Left-field Cures for Headaches

Heal yourself with left-field cures you may never heard of before…
getting stubborn headaches that just won’t go? Maybe worth investigating some of these less obvious cures….

1. Omega 3 fatty acids as found in fish oils. Scientific reviews suggest there is moderate evidence to suggest the therapeutic role of omega 3 in treating headaches, most probably by reducing inflammation (https://www.ncbi.nlm.nih.gov/pmc/articles/PMC7572026/). Interestingly the same studies suggest that omega 6 induces an inflammatory response. So try to reduce intake of seeds, nuts, poor quality meat, dairy, sunflower or corn oil and up your intake of omega 3 fish oils if you want to reduce inflammation. There are very few contra-indications other than the risk of bleeding at high doses beyond 3grams per day.

2. Creatine Monohydrate. Better known by weight-lifters used to bulk up muscle. Low creatine levels have been found in the thalamus of brains of some migraine sufferers. This suggests that taking creatine as a supplement may increase these endogenous creatine levels and reduce symptoms of migraine. It’s important to remain hydrated when taking creatine. If not , perversely, you may get a headache caused by dehydration.

3. Turmeric. A potent anti-inflammatory. So potent that there are some caveats. Don’t take too much if exercising as you’ll not benefit from the inflammatory phase of exercise. Turmeric can also affect clotting, acting as a blood thinner. This may be an issue if you’re already on blood thinners such as warfarin. Or it may be an added bonus as it may also help protect against heart disease (https://www.ncbi.nlm.nih.gov/pmc/articles/PMC8833931/) due to its anti-inflammatory and anti-oxidative properties.

4. Muscular Tension. Numerous muscles can cause headache. Typically tension from neck muscles refers pain on to the head. What makes this difficult to diagnose is that for some muscles you can’t feel any pain in the neck, just the head. Whilst there are numerous culprits the most prolific muscle is the upper trapezius. This tends to refer to the back of the head and when its really thumping, onto the front of the head as well. To check if this muscle could be contributing to your headaches try pinching the muscle that slopes down from your neck to your shoulder.

5. Sleep. Numerous bad things come from not getting enough sleep; poor memory & function, compromised immune system, poor tissue repair compromising rehabilitation from injury, depression. Increased feelings of sleepiness may also predispose you to poor diet choices – reaching for high glucose foods to give you an instant energy boost, which could lead to a lack in the following essential nutrients.

6. Vitamin B12. Vitamin B12 deficiency can lead to demyelination of nerve sheaths (essentially damaging the nerves), mimicking symptoms of MS; weakness, tiredness, numbness and tingling, depression. Up to 20% of the elderly are estimated to be vitamin B12 deficient. Check you are eating enough B12 rich foods (red meat, fish, shell fish, fortified soy products, dairy).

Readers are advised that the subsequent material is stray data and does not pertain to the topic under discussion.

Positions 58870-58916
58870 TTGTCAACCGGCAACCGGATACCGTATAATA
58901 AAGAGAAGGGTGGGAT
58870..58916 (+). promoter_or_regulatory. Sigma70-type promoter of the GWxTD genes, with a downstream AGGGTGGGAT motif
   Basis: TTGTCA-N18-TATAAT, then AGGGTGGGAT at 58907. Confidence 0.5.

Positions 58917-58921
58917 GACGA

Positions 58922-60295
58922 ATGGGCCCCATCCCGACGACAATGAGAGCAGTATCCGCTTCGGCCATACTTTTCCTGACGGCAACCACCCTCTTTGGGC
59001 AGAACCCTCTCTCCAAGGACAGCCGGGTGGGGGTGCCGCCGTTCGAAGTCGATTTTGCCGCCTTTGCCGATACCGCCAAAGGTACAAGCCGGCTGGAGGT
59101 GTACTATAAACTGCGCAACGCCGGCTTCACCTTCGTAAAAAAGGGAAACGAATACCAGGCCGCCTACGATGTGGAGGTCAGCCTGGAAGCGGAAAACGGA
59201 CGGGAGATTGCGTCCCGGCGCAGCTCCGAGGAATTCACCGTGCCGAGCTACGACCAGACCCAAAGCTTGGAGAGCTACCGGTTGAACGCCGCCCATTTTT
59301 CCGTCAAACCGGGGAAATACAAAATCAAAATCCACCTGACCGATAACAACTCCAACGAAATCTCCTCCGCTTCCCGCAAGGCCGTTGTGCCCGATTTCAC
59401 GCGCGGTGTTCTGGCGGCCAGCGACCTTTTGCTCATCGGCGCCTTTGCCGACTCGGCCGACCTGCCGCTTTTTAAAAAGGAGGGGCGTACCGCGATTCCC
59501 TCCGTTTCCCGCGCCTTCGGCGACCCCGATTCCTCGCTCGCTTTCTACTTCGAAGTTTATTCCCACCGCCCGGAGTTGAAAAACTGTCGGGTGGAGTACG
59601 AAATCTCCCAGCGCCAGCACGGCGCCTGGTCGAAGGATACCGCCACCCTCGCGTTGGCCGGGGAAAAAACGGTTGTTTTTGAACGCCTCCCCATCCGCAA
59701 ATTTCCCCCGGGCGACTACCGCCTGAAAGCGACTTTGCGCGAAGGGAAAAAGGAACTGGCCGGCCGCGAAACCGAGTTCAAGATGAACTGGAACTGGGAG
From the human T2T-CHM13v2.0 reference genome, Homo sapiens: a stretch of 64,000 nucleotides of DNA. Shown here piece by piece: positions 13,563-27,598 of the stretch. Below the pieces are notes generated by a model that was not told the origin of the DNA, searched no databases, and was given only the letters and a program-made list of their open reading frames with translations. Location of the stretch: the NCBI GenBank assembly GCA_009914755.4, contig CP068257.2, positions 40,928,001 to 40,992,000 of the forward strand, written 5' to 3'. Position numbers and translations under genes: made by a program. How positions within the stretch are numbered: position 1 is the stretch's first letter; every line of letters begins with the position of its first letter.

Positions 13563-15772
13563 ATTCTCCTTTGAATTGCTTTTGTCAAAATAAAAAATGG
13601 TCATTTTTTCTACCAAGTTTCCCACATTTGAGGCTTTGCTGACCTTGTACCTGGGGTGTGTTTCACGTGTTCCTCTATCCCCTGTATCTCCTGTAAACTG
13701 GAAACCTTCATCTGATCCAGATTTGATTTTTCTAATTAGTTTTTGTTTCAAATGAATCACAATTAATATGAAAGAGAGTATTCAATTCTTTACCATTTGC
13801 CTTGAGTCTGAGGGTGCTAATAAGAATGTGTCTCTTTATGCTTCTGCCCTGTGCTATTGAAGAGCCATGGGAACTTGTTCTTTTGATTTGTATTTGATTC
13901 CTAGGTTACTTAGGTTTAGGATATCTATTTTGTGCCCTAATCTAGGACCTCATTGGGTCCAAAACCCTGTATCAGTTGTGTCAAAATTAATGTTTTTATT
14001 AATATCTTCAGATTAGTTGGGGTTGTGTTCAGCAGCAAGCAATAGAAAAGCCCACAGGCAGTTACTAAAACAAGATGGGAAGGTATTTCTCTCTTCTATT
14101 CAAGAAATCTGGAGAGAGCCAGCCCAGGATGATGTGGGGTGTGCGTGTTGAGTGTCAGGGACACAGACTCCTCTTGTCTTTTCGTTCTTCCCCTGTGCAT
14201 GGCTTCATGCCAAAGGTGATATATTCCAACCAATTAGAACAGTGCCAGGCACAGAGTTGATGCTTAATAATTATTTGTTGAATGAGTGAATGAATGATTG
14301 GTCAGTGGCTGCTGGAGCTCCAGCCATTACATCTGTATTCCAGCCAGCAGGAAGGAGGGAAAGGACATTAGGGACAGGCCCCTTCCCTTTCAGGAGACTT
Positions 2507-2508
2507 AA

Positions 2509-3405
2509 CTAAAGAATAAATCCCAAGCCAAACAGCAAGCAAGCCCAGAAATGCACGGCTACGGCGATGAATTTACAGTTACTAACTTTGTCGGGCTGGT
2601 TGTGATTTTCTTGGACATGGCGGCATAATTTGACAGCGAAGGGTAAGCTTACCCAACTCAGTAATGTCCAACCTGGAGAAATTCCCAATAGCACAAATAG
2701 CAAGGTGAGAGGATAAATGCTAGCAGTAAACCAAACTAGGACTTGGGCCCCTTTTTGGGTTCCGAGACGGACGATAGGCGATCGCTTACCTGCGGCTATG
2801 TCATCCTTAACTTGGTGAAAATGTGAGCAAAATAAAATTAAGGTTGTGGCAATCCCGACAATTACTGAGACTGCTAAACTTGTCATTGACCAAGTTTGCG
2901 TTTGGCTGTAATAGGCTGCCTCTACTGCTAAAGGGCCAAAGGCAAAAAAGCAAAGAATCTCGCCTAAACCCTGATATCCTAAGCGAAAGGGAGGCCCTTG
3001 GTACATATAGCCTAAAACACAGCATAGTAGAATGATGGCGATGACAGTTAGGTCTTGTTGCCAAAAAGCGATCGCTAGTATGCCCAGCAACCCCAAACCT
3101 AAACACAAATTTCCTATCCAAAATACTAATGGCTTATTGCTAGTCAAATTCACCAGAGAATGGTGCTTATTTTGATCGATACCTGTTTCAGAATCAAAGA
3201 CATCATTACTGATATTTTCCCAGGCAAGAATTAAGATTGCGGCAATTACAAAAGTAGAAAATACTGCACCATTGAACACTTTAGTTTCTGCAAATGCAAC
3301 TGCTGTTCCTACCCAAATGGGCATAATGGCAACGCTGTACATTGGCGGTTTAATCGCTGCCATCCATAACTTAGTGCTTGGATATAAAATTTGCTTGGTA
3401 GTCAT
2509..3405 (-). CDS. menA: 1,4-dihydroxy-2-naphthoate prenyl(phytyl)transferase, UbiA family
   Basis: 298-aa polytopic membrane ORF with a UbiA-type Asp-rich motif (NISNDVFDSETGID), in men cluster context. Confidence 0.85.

7. Vitamin D. Spend a lot of time indoors? Symptoms get worse in the winter? Don’t eat much in the way of fish, eggs or diary? Perhaps you have a Vitamin D deficiency. Particularly important to check out given that Vitamin D deficiency has been associated with increased risk of cancer.

8. Magnesium is an essential electrolyte, Its a macro nutrient meaning its needed in large quantities. It’s a nutrient important for proper muscle and nerve function, allowing muscles to relax. Deficiency can result in muscle weakness, twitching, dizziness, nausea and irritability. It can even be the root cause of low calcium or potassium levels.

Magnesium is also critical for production of. the feel good hormone serotonin. Low levels can be responsible for depression. Requirements will rise for magnesium if you’re doing hard physical work, are under emotional stress or taking certain medications such as chemotherapy, anti- fungals, medications for infections and others.
In trials magnesium tends to work best for migraine and menstrual headaches.
Bananas, avocados, nuts, dark green leafy vegetables and dark chocolate all contain high levels of magnesium.

9. Stress is a common trigger for both tension type headaches and migraine. So lowering stress and anxiety should be an integral part of your plan to get better. In brief; exercise, breathing exercises, connecting emotionally with others, reframing apparently negative events into positives and meditation can all help.

This is a far from exhaustive list of potential culprits. I haven’t even considered environmental toxins, bowel function, other nutrients such as riboflavin, thiamine, co-enzyme Q10, carnitine (from meat products) or niacin. As you may have gathered pinning down the cause of your headache and fixing it is no easy solution. And some solutions contradict others. For example lowering your omega 6 intake by eating fewer nuts may then adversely impact your magnesium levels.

Thankfully acupuncture is effective at treating a great deal of headaches and migraines without the need for a radical dietary overhaul. If you’d like to see if I can help please book a free 15 minute consultation using the book now button below…